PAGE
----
In October this year, Uganda will be 50 years old. Her beauty un -diminished the girl has a story to tell. Having grown and retarded almost in equal measure we examine what has made the 50 years worthwhile and what we would rather forget as a country.
Beauty and tourism:
The thing with natural beauty is that you don’t earn it; it is natural and is simply bestowed on one by God. So was the case of Uganda. Sadly because no wars are fought to win beauty not many people and countries in this case put in that much effort to maintain or grow that beauty.
In 1908 Sir Winston Churchill, then Colonial Secretary of the United Kingdom, in his book My African Journey, detailing his visits to British colonies said this about Uganda.
“My journey is at an end, the tale is told, and the reader who has followed so faithfully so far has a right to ask what message I bring back. It can be stated in three words: “Concentrate on Uganda”.
But it is alive by itself. It is vital, and in my view, in spite of its insects and its diseases, it ought in the course of time to become the most prosperous of all our East and Central African possessions, and perhaps the “financial driving wheel of all this part of the world”.
My counsel plainly is: Concentrate upon Uganda! Nowhere else in Africa will a little money go so far. Nowhere else will the results be more brilliant, more substantial or more rapidly realized.
Uganda is from end to end a ‘beautiful garden’ where ‘staple food’ of the people grows almost without labour. Does it not sound like a paradise on earth? It is the Pearl of Africa.
Now compare this with the lonely planet magazine’s description of the same country 104 years later.
‘Uganda is Africa condensed, with the best of everything the continent has to offer packed into one small but stunning destination. Uganda is home to the highest mountain range in Africa, the Mountains of the Moon in the Rwenzori National Park. It is the source of the mighty Nile, and around Jinja offers the best white-water rafting in the world. It has the highest concentration of primates on earth, including the majestic mountain gorilla, one of the rarest animals on the planet. Head to Bwindi Impenetrable National Park for a chance to get close to these great apes.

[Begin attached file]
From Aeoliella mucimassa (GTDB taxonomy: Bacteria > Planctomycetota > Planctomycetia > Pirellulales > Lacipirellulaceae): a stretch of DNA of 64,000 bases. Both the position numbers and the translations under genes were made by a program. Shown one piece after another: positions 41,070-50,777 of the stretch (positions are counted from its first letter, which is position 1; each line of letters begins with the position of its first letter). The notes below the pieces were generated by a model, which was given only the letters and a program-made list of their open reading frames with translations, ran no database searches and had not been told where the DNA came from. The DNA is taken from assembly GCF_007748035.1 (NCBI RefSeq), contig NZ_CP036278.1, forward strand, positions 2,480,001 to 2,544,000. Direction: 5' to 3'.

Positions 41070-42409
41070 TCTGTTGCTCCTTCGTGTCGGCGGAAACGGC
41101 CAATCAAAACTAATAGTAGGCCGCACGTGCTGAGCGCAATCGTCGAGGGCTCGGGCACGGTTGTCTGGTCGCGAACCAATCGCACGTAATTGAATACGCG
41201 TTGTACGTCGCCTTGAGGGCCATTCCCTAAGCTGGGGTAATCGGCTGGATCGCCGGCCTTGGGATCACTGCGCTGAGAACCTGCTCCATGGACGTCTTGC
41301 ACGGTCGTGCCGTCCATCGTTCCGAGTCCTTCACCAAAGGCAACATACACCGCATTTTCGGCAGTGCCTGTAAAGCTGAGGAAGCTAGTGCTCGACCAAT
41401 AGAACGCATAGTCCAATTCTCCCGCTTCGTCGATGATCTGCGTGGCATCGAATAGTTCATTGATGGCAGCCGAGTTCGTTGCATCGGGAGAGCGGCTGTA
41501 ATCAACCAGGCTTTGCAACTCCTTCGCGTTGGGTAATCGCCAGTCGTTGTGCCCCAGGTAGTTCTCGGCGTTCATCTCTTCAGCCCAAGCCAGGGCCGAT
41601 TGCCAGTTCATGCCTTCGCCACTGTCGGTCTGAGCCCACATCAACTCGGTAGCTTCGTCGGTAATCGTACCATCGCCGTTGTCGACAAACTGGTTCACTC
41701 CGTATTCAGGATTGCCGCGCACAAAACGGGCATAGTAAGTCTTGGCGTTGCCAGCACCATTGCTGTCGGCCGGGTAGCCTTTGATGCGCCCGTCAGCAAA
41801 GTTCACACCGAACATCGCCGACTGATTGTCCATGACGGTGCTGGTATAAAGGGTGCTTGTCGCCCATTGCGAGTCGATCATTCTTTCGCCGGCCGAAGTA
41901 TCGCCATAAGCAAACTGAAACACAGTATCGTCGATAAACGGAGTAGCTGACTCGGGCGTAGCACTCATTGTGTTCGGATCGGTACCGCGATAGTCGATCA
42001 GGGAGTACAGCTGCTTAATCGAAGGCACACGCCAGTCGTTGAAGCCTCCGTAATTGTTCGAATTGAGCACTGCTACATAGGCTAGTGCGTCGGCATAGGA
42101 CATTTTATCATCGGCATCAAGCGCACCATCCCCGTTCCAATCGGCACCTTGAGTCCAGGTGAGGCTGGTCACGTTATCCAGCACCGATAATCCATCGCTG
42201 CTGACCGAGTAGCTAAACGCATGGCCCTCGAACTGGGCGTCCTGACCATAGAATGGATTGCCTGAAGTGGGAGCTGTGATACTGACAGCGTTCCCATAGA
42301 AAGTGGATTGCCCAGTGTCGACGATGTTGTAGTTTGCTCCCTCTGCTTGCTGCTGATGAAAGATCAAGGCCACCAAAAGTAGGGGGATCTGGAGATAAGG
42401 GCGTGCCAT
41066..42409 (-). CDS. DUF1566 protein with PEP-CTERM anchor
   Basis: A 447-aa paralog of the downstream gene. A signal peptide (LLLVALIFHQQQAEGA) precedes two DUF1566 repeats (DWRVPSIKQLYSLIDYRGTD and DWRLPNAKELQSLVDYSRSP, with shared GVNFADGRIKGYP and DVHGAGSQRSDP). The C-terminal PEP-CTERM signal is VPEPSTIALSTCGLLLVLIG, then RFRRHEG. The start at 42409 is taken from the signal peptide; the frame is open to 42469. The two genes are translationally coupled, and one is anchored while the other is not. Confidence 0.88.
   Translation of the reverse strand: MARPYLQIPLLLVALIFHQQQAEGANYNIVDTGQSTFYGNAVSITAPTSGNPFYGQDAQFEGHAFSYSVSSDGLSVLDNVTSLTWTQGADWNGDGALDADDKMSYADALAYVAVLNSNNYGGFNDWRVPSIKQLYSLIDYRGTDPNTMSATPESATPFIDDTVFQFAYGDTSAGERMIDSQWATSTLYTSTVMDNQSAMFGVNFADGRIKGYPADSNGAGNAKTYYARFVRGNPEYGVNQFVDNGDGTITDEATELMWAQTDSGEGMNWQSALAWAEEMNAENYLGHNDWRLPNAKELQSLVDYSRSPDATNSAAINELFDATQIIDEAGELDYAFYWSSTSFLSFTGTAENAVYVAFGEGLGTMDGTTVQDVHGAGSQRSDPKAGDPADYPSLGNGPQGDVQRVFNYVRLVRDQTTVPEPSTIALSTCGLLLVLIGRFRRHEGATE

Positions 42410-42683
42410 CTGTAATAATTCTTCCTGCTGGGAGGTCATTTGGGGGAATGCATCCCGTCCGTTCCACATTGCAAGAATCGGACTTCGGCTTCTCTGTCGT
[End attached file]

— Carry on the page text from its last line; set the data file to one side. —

On top of all this, the scenery is so striking that it looks like an oil painting, the beautiful national parks see far fewer visitors than in neighboring Kenya and Tanzania, and the capital, Kampala, is safer and friendlier than most in Africa.’
Sadly, Uganda is yet to ‘become the most prosperous of all our East and Central African possessions, ‘or even the ‘financial driving wheel of all this part of the world’. A typical case of failing to turn blessings into assets.
Even with ‘other people’s’ discovery of the pearl gifted by nature, not much has been curved out of this for its children. Majority of Uganda’s continue to slave away in unproductive gardens scratching the surface of the earth with hand hoes for food and economic survival instead of putting to use the easily available tourism potential.
Like is the case with most natural beauties there develops a sense of entitlement, working against the beauty instead of for. Uganda has not been able to lead its East African neighbors as Winston predicted and sputtering efforts are still the only response government is giving to this huge potential despite being the leading exchange earner for the country by its very nature.